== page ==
• Bananas, poppyseeds and maple syrup
  • Strawberries and dried coconut
  • Cocoa powder, peanut butter (or PB2), and bananas

Really, anything that you put in regular oatmeal would be a good addition to egg white oats. I don’t like to add too many additions because the oatmeal tastes really good as is. The recipe listed below makes 4 servings and has 196 calories, 9.3g of protein and 3.8g of fibre. Any additional toppings can add even more protein than what’s listed here.

protein oatmeal egg whites

The Pros of Natural Protein Oatmeal

This recipe does an exceptional job at taking natural, whole foods to reimagine a dish. Anyone who knows me knows how much I can’t stand protein powder. I have one smoothie recipe and a few baked goods I can eat that have protein powder in it, but they both need peanut butter to mask the taste. This oatmeal skips the heavily processed, dairy-based protein powders in favour of whole food egg whites. The addition of protein to a traditionally very carb heavy meal balances out the macro nutrient profile and allows the body to absorb the nutrients more slowly, allowing you to stay full longer. Beyond the nutrient benefits, this oatmeal is so creamy. Just look at the final product.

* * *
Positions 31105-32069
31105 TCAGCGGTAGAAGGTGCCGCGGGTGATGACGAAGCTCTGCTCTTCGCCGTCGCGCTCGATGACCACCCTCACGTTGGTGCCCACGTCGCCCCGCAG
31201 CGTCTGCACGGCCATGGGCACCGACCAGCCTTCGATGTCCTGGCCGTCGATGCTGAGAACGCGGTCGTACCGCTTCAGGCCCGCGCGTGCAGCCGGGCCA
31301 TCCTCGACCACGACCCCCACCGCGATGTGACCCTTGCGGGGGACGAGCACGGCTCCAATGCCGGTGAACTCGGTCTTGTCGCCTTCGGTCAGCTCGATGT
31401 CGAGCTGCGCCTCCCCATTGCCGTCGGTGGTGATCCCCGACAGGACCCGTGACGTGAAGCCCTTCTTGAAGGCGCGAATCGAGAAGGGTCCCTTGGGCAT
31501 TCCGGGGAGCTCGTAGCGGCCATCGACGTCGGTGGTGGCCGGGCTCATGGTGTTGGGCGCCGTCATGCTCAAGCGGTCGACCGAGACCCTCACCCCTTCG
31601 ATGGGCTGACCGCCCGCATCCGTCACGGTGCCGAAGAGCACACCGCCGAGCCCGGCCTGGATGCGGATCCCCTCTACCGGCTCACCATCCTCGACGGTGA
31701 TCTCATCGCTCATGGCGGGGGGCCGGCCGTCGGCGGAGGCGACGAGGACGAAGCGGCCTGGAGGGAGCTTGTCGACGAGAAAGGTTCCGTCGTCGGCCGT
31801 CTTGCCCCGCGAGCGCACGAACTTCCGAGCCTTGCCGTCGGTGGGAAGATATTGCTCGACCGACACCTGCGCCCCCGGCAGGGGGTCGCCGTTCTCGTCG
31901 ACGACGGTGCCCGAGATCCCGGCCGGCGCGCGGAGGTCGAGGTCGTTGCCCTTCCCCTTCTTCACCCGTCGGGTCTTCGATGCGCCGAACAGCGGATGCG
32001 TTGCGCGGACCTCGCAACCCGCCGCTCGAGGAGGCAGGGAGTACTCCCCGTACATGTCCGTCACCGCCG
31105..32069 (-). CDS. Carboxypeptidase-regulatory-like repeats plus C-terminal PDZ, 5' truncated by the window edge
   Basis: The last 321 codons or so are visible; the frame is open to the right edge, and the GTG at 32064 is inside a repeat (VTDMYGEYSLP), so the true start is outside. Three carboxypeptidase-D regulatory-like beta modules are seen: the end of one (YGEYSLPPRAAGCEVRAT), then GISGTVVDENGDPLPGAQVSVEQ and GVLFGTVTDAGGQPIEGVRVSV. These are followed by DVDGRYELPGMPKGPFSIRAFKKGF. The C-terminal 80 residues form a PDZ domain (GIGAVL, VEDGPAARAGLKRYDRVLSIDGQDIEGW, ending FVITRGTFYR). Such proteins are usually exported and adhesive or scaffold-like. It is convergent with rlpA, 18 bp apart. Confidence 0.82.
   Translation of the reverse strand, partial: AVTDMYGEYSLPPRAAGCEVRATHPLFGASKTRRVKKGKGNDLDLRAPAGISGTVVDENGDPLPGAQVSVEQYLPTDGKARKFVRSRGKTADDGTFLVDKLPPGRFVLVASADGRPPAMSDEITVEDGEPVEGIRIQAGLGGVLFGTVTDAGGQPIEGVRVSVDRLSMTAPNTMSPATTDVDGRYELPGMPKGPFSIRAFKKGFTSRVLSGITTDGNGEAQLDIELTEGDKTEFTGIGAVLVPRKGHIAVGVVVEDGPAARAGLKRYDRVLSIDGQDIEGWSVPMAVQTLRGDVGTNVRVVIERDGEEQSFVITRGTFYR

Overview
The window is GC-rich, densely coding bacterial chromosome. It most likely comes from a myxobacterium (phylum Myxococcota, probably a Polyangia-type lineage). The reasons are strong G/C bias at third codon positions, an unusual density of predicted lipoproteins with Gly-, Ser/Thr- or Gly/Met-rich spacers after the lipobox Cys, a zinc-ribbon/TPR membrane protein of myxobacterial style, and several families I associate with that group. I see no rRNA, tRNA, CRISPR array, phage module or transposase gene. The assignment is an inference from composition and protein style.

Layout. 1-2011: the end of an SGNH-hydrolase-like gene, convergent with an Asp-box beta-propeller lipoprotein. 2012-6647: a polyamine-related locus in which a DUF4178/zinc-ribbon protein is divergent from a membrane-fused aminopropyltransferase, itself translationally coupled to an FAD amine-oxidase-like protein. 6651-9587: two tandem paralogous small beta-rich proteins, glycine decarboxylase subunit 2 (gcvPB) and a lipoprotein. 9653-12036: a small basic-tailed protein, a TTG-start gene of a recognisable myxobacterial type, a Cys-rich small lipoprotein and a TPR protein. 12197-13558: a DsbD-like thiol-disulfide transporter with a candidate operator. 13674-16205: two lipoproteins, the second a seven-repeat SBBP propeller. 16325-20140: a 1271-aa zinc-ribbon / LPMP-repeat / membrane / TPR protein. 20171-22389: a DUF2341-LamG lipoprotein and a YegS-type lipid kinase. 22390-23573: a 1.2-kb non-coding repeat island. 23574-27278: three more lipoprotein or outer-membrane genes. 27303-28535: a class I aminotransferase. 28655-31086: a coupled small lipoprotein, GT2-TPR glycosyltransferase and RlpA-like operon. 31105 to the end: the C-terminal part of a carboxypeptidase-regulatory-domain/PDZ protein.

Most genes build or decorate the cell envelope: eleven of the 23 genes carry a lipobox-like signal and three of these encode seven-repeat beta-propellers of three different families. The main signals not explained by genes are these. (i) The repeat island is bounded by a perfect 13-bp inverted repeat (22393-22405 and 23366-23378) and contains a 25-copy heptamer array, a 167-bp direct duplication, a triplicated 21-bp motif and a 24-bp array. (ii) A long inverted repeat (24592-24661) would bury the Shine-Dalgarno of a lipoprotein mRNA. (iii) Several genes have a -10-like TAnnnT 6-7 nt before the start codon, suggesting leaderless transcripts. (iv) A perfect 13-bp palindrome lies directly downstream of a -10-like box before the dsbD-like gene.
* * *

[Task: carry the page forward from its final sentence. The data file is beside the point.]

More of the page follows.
protein oatmeal egg whites
egg white oats
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5 from 1 vote

The Creamiest Protein Oatmeal Ever

A delicious, creamy take on oatmeal loaded with protein. No sugar added, no artifical sweeteners, all whole foods. Takes 5 minutes to make and keeps you full all morning.
Course Breakfast
Cuisine American
Cook Time 5 minutes
Total Time 5 minutes
Servings 4
Calories 164kcal


  • 1 1/2 cups quick oats
  • 2 1/4 cups water or almond milk
  • 1 banana ripe
  • 1 tsp vanilla
  • 1 pinch salt
  • 3/4 cup egg whites


  • Add the oats and water to a pot. Heat up over medium heat. While coming to heat, break a banana into 1 inch pieces and add to the pot. Use the back of your spatula to mash the bananas into the oats.
  • While cooking, add vanilla and salt to taste. Allow to continue cooking until the oats have absorbed all the water.